Stohr says Fortum will continue to invest in new projects in its core markets, and we expect to see more deals over the next couple of years as it targets that 1GW. He says that Fortum’s main rule when choosing which projects to invest in is that they should be the most competitive wind farm in operation in their chosen markets.
He says: “Our strategy is to be an industrial player so, when we are investing, we are conscious about finding where wind will play a good part of our industrial strategy.”

We will only be able to tell how close the company is to delivering on this strategy as we see the deals it completes in the next two years, but it has a solid base on which to build. We will keep a particularly close eye on the Ulyanovsk scheme in Russia.

Fortum is an experienced player in the Russian power market. It owns power plants with total electricity capacity of over 4.4GW, mostly gas-fired power stations, and a 29.5% stake in hydro and thermal power network specialist TGC-1. Meanwhile, its 35MW Ulyanovsk scheme is backed by the Russian power market regulator through a system that gives Fortum a guaranteed return. If Fortum cannot make a success of the project with this backing and its track record, it should be a warning for investors.

But, if it can, that will only help raise its growing profile in wind.

This month, Fortum completed the purchase of three wind farms in Norway with total capacity of 172MW. This is one of the Finnish utility’s biggest deals in wind thus far.

It is also indicative of a shift at the company towards wind, and we expect Fortum to conclude more deals like this in the coming years. We spoke to the company’s vice president of wind, Philippe Stohr, about Fortum’s plans to grow in the wind sector.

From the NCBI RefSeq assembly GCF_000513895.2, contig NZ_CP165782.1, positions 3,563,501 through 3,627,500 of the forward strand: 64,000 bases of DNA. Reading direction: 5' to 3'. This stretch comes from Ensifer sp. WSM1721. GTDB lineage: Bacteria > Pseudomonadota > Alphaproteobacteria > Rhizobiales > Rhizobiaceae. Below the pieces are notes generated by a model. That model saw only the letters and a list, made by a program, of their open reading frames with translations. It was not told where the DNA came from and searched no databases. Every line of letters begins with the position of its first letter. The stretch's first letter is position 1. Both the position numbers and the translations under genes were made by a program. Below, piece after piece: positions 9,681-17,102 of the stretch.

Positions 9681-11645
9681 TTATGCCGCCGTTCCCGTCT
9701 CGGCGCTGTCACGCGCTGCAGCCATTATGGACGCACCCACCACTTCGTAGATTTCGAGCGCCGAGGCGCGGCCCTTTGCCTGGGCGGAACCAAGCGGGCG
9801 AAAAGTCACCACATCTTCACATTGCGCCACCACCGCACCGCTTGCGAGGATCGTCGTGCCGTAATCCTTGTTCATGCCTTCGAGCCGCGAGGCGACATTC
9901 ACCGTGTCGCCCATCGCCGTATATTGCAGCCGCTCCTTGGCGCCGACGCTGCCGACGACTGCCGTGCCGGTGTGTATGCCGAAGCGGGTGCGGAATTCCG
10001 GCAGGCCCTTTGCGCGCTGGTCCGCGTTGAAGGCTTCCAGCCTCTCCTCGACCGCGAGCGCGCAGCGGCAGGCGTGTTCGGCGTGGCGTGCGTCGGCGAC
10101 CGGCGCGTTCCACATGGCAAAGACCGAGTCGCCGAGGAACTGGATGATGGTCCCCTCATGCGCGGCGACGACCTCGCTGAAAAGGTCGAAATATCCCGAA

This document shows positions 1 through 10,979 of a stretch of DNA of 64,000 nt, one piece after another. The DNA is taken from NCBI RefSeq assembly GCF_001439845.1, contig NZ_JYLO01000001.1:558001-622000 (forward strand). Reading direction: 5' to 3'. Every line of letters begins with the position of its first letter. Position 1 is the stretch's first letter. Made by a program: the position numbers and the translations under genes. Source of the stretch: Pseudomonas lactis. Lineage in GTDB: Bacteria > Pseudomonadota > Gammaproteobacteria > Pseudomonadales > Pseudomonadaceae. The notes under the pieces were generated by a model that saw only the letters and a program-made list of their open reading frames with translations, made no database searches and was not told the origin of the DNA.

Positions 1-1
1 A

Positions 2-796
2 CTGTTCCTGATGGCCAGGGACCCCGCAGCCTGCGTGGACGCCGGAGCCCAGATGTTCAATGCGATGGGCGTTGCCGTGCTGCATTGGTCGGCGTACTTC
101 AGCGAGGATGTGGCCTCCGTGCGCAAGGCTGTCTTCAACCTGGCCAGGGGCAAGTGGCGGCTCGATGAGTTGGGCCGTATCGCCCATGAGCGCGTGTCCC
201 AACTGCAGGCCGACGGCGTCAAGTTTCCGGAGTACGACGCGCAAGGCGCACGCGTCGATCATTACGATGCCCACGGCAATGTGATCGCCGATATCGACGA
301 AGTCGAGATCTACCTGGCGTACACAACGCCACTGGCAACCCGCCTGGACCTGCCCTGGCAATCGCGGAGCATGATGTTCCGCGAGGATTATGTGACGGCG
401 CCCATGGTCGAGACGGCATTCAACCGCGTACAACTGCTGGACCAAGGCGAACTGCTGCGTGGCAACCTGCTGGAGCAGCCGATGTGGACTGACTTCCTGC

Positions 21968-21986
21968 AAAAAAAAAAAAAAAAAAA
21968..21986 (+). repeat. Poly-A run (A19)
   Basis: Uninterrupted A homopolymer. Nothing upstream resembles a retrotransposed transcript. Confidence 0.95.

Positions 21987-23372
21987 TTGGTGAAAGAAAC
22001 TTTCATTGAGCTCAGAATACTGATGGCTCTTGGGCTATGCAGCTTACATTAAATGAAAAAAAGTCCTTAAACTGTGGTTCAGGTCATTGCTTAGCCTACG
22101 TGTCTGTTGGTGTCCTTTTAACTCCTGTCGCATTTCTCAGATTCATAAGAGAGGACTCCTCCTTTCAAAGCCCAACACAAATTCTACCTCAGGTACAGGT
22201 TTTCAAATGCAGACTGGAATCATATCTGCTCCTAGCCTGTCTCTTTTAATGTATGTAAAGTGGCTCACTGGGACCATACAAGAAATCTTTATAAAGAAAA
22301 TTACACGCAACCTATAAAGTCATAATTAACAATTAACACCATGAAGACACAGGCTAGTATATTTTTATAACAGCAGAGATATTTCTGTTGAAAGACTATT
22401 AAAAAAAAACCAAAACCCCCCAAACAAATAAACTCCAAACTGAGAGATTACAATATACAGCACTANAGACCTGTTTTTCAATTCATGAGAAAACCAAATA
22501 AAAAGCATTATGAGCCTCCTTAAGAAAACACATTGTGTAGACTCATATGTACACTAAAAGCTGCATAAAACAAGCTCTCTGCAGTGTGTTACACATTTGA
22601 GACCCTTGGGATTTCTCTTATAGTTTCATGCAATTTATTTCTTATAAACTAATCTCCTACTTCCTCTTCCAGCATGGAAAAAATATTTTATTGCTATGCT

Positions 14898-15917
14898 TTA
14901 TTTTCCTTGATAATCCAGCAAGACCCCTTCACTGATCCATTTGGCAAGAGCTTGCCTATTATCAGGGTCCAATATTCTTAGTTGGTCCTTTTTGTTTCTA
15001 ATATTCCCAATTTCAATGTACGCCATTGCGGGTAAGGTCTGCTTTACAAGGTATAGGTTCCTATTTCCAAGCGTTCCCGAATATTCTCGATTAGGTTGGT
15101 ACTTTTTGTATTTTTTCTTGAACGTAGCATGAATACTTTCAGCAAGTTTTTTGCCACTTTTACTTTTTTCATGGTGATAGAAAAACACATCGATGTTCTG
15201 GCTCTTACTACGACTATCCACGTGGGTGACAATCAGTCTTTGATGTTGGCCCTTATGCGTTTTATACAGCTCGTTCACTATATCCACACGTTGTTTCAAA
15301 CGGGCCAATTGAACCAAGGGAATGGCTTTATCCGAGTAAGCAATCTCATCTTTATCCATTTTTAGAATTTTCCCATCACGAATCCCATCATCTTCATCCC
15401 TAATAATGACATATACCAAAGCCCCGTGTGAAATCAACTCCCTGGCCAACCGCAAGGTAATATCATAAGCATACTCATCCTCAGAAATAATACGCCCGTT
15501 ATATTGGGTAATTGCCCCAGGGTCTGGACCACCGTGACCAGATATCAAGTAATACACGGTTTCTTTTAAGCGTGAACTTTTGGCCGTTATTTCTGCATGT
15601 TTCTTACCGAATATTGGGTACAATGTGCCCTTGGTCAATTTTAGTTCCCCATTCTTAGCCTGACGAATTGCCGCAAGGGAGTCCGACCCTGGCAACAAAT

Historically, Fortum has shown a marginal interest in wind. Founded in 1988 with the merger of state-owned Imatran Voima and listed company Neste Oyj, it was not until 2010 that Fortum concluded a significant deal in the wind sector as it bought 40% of the 99-turbine 247.5MW Blaiken scheme in Sweden. It retains 15% of that project.

For the five years after that, until 2015, Fortum preferred to focus on its core sectors of hydro and nuclear, with projects located in Nordic and Baltic countries, Poland and Russia. But since appointing Pekka Lundmark as chief executive in 2015, the firm has shifted its strategy and it is now looking to grow a 1GW wind and solar portfolio.

Stohr says there are a couple of main reasons that Fortum has decided to expand in wind and solar. First, the falling cost of power in both sectors has made them more competitive with conventional fuel sources, and cheaper than nuclear; and second, because it expects competition in the market to keep driving down costs.

“We believe wind will be one of the most competitive ways of generating energy into the future… so we have decided to enter with more force and ambition,” he says.